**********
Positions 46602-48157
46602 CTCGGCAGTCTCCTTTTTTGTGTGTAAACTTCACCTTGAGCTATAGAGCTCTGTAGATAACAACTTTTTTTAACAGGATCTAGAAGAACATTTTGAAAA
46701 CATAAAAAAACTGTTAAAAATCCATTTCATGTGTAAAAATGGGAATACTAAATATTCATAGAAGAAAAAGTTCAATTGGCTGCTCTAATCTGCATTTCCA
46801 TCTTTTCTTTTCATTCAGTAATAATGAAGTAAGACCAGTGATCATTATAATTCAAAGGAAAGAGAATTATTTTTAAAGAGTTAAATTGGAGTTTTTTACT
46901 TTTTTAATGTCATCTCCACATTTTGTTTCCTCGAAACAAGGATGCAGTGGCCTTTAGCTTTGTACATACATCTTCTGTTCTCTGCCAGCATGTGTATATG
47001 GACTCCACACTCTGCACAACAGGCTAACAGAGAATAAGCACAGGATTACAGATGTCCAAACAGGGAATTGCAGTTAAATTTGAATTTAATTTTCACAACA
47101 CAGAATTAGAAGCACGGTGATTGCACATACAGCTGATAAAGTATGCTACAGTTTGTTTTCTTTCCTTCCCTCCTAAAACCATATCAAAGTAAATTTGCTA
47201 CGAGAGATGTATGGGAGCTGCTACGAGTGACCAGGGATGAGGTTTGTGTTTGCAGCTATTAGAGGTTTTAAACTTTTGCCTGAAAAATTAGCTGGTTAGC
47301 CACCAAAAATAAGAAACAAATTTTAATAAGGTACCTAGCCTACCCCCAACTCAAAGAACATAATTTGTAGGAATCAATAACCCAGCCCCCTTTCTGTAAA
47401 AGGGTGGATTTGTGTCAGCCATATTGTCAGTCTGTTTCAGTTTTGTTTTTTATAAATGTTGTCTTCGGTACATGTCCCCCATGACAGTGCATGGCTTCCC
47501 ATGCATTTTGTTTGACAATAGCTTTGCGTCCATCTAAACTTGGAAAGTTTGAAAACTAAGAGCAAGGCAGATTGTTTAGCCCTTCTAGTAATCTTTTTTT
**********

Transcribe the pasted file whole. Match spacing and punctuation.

Positions 46602-48157
46602 CTCGGCAGTCTCCTTTTTTGTGTGTAAACTTCACCTTGAGCTATAGAGCTCTGTAGATAACAACTTTTTTTAACAGGATCTAGAAGAACATTTTGAAAA
46701 CATAAAAAAACTGTTAAAAATCCATTTCATGTGTAAAAATGGGAATACTAAATATTCATAGAAGAAAAAGTTCAATTGGCTGCTCTAATCTGCATTTCCA
46801 TCTTTTCTTTTCATTCAGTAATAATGAAGTAAGACCAGTGATCATTATAATTCAAAGGAAAGAGAATTATTTTTAAAGAGTTAAATTGGAGTTTTTTACT
46901 TTTTTAATGTCATCTCCACATTTTGTTTCCTCGAAACAAGGATGCAGTGGCCTTTAGCTTTGTACATACATCTTCTGTTCTCTGCCAGCATGTGTATATG
47001 GACTCCACACTCTGCACAACAGGCTAACAGAGAATAAGCACAGGATTACAGATGTCCAAACAGGGAATTGCAGTTAAATTTGAATTTAATTTTCACAACA
47101 CAGAATTAGAAGCACGGTGATTGCACATACAGCTGATAAAGTATGCTACAGTTTGTTTTCTTTCCTTCCCTCCTAAAACCATATCAAAGTAAATTTGCTA
47201 CGAGAGATGTATGGGAGCTGCTACGAGTGACCAGGGATGAGGTTTGTGTTTGCAGCTATTAGAGGTTTTAAACTTTTGCCTGAAAAATTAGCTGGTTAGC
47301 CACCAAAAATAAGAAACAAATTTTAATAAGGTACCTAGCCTACCCCCAACTCAAAGAACATAATTTGTAGGAATCAATAACCCAGCCCCCTTTCTGTAAA
47401 AGGGTGGATTTGTGTCAGCCATATTGTCAGTCTGTTTCAGTTTTGTTTTTTATAAATGTTGTCTTCGGTACATGTCCCCCATGACAGTGCATGGCTTCCC
47501 ATGCATTTTGTTTGACAATAGCTTTGCGTCCATCTAAACTTGGAAAGTTTGAAAACTAAGAGCAAGGCAGATTGTTTAGCCCTTCTAGTAATCTTTTTTT